6. David Foster Says:

      TML…please explicate further

    7. PenGun Says:

      We have been automating processes for thousands of years. The industrial automation in the video well depicts the state of the art of the middle of last century.

      What we do with CNC and CADCAM is certainly automation but at a level of control that allows factories to run themselves, with little human interference. With sensors and computer based feedback all manner of things are possible, and humans just set em’ up. They do the rest.

      https://www.youtube.com/watch?v=sWgvIAkfqXQ

    8. Bill Brandt Says:

      @Mike – having been a programmer since the early 80s I have been astounded that the companies that grew exponentially – were at the top of the industry – then disappeared simply because they couldn’t adjust to change.

      Digital Equipment, inventor of the mini computer, was 2nd to IBM in the 1980s (although admittedly a distant second) and because founder Ken Olson couldn’t adapt, are gone.

      Remember Lotus 1-2-3?

      Borland?

      There are literally dozens of these…

      @David – you make a valid point about how trying to compare Kodak – a vertical company that controlled all of the processes, with Facebook isn’t quite apt.

      I think the rule for business or workers is “adapt of die”.

    9. Mike K Says:

      “Kodak made cameras as well as film.”

      The cash cow was film development and the digital camera killed that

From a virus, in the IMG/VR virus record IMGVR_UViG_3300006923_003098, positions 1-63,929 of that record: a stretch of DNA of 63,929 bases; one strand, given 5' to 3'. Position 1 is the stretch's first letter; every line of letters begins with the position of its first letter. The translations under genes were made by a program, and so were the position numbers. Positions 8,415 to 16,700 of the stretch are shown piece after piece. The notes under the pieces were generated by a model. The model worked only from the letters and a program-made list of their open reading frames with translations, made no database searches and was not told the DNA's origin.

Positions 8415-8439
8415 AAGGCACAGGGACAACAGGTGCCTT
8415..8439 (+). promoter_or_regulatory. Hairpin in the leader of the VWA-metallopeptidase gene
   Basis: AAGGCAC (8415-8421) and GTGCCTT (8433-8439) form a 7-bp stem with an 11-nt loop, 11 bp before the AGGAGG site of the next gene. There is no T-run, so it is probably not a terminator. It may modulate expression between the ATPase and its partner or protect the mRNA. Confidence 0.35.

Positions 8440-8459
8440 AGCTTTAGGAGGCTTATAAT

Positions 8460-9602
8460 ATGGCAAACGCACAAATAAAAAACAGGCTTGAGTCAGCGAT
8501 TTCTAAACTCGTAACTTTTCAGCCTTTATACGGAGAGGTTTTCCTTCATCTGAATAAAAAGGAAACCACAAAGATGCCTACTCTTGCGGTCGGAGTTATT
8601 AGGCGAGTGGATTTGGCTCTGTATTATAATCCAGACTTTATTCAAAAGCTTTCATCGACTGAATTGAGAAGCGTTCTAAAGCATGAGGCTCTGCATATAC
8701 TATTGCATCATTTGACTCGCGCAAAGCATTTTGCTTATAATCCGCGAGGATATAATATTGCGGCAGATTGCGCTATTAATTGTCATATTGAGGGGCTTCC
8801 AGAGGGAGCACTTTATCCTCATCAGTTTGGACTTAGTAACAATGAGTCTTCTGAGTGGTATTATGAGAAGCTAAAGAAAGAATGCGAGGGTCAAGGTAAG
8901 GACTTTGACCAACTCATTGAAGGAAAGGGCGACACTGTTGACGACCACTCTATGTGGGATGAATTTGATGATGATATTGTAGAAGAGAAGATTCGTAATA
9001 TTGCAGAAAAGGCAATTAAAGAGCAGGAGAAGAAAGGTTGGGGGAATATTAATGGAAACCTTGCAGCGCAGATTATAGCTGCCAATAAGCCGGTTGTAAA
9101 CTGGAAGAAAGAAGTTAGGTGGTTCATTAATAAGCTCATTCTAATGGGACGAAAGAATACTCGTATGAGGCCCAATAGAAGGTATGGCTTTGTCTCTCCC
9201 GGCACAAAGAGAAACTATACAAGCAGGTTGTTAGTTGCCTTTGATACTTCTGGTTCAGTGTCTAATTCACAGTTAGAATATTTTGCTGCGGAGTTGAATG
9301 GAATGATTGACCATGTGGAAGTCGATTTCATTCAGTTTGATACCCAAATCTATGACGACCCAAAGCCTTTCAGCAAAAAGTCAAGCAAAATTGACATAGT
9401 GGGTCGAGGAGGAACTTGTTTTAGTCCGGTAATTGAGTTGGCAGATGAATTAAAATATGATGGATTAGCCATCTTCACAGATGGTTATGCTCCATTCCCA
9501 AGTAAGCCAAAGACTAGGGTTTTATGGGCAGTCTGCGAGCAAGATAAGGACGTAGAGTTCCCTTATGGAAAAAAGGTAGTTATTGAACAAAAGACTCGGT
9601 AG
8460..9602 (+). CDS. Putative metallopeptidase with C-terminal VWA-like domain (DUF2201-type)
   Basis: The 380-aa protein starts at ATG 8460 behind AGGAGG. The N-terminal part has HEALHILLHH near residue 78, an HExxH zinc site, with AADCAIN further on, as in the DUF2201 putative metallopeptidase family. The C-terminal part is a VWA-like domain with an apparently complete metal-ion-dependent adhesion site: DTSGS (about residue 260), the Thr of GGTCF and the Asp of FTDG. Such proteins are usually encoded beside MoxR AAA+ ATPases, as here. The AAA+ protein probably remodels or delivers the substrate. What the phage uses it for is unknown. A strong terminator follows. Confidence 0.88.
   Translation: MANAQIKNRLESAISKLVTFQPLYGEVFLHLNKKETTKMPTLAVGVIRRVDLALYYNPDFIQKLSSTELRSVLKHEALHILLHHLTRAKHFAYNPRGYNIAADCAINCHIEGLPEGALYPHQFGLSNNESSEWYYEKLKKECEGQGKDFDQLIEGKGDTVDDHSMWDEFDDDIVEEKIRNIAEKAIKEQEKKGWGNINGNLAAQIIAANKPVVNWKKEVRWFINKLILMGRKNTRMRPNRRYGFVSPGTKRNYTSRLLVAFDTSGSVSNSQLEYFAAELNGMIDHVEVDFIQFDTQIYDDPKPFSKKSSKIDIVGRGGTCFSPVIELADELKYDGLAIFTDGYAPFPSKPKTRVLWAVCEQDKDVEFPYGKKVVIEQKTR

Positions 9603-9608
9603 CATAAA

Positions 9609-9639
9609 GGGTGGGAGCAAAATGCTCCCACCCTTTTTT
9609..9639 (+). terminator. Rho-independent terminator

Bill, I was a programmer in 1959. Before hexadecimal because our maximum memory was 2 kilobytes. It was addressable with ten digits.

      I got interested in astronomy about 20 years ago. A CCD camera for a telescope was $25,000. I forget how many pixels.

      Digital cameras, like RAM chips, are now commodities.

      People are talking about Zuckerberg running for president. His fortune is supposed to be $60 billion.

      I wonder what he invests in ? The Chinese are smart enough to invest in US and Canadian real estate.

      In the 1980s, the Japanese invested in US real estate but they used borrowed money from their inflated real estate market in Japan.

      I wonder where the Chinese money is coming from ? The “Ghost Cities” and malls in China are worthless. I remember when the Japanese tycoon bought Pebble Beach golf course. A few yars later, after the Japan real estate collapse, Peter Uberroth and Clint Eastwood and Arnold Palmer bought it back for 25 cents on the dollar.

    10. PenGun Says:

      “I got interested in astronomy about 20 years ago. A CCD camera for a telescope was $25,000. I forget how many pixels.”

      They were in the 2 to 4 megapixel range back then.

      My Fuji XE1 from 2013 with the 16 MP X Trans sensor, pointed at Vega with my 60mm Fuji Macro, a 90 mm full frame equivalent, about a 6 sec exposure.

      http://carnagepro.com/photo/EX1/test2S.jpg